If you have ever driven in the spring through interstate and U.S. highways in Texas interspersed by medians filled with bluebonnets, you know what a difference those flowers can make in an otherwise non-aesthetically pleasing ribbon of roadway.
As drivers cross the Tennessee River and approach downtown Chattanooga from the north on U.S. Highway 27 today, they encounter an ugly, unbroken work-site and often a labyrinthine snarl of traffic.
It's hardly the best introduction to a city residents know is scenically beautiful and filled with beautiful treasures of visual art.
One day — this fall, officials say — the Highway 27 work will be completed, and drivers will have a straighter, safer and more functional roadway into the city.
If planners are successful, they'll also in time have a more beautiful one.
The Tennessee Interstate Conservancy hopes to make the Fourth Street and Martin Luther King Jr. Boulevard interchanges not just two improved concrete exits from the highway but also a model of beautification with landscaping using native and ornamental plants.
The landscape architect's renderings of the area show a sea of green at each interchange — 22 acres in total — that will provide visual interest through most of the year. The plan foresees 1,000 trees of various species, 1,300 daylilies, 1,100 blue iris and four acres of more than 100 species of wildflowers.
Fittingly, it's called the "Gateway to Chattanooga" project.
We believe the opportunity is there for many more such projects now and in the future by the coalition assembled by the aforementioned nonprofit group, or others, surrounding some of our interstates and U.S. highways.
Two other opportunities involving the area's major thoroughfares are the Interstate 75-Interstate 24 interchange project, currently underway, and the future I-24 project, a 10-mile stretch of road that will be widened between I-59 and U.S. 27. Both are part of former Gov. Bill Haslam's 2017 Improve Act.
We see U.S. 27, especially from its interchange at state Highway 153 to Soddy Lake, as another possibility. The flat, largely straight sector makes it an especially inviting target.
A generation or two ago, groups of garden clubs might have gotten together to spearhead such efforts, or one garden club might get permission to take a mile of highway and another garden club the next. Now, any remaining garden clubs that have the time and resources to pull off such tasks are few and far between.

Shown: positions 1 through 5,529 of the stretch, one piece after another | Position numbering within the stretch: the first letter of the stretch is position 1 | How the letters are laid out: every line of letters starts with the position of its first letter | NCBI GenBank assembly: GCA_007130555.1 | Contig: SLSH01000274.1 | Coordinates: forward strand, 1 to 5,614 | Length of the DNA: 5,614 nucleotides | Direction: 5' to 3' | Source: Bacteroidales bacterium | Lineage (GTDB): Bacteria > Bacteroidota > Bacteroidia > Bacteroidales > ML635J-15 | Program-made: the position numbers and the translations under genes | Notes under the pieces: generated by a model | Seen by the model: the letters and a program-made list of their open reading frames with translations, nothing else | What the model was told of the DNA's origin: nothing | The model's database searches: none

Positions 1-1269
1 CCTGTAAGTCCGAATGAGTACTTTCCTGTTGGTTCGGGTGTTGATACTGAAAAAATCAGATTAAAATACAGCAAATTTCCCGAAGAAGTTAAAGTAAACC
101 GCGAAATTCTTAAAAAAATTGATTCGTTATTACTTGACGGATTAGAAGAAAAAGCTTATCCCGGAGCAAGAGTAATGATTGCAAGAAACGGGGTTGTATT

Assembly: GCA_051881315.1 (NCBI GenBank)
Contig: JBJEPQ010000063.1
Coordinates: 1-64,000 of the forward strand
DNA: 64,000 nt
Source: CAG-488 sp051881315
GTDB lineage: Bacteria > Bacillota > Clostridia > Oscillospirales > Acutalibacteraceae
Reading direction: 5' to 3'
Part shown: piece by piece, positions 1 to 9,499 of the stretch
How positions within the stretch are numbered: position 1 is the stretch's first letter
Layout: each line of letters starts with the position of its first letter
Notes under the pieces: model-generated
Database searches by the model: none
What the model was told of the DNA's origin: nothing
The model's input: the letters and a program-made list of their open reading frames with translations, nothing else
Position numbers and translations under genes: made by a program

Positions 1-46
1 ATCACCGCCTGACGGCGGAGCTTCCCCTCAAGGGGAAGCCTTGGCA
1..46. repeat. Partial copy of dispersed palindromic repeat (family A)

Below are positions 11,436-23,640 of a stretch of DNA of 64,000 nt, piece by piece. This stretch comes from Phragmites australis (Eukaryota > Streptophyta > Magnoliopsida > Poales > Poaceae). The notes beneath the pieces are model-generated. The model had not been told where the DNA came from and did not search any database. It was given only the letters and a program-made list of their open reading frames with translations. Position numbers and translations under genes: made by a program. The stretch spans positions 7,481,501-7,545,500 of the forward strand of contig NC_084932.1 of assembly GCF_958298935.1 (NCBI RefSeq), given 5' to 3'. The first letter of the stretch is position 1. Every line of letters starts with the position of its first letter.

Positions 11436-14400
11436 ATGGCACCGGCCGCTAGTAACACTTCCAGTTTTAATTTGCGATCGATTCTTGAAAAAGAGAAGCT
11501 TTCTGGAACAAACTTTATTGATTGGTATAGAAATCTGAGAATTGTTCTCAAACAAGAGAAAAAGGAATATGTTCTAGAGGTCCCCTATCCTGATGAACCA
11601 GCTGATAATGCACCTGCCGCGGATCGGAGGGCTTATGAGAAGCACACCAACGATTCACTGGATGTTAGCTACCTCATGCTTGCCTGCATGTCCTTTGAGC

Thus, the visible beautification efforts surrounding area highways in recent years have been few. Among those, before recent construction projects, were the Bradford pear trees in the medians at the I-75/I-24 interchange, the occasional tulip plantings on overpasses at the same interchange, and the crepe myrtles at the U.S. 27 M.L. King Jr. exit.
The Tennessee Interstate Conservancy is spearheaded by former Hamilton County Circuit Court Judge Neil Thomas, who understands from his years on the bench the importance of collaborations in trying to accomplish tasks. In the Highway 27 effort, he is joined by the Tennessee Department of Transportation (TDOT), local governments (including Chattanooga city forester Gene Hyde), businesses, foundations and others.
The former jurist said he got the idea from North Carolina interstates he glimpsed while driving to Chapel Hill. In the Tar Heel State, wildflower beds are installed and maintained by the Roadside Environmental Unit of the state Department of Transportation in each of 14 highway divisions.
Former first lady Dottie Martin is credited with initiating the idea for the state's wildflower program after reading an article in the Wall Street Journal about wildflower beds — likely bluebonnets — in Texas.
But Texas and North Carolina are not the only states with thriving landscaping programs. Just to name two, Georgia's wildflower program dates to 1974 and is maintained by the Georgia Department of Transportation, and West Virginia's program began with a test site under the state's Division of Natural Resources in 1990 and today has been expanded to more than 250 acres.
In Chattanooga, and perhaps eventually across Tennessee, projects will be collaborative. For instance, TDOT will pay for the initial Highway 27 plantings. Maintenance on the 22 acres will be handled by the city, Hamilton County and the Tennessee Interstate Conservancy.
The hope, Thomas said, is to create a fund that will sustain the organization's work at the sites "for 10 to 20 years."
Already, he said, there is interest across the the state in similar collaboratives.
While roads bring tourists into a city, colorful, interesting and aesthetically pleasing plantings may tell those who come that this is place that has a lot to offer. And, thanks to Thomas and others, they'd be right.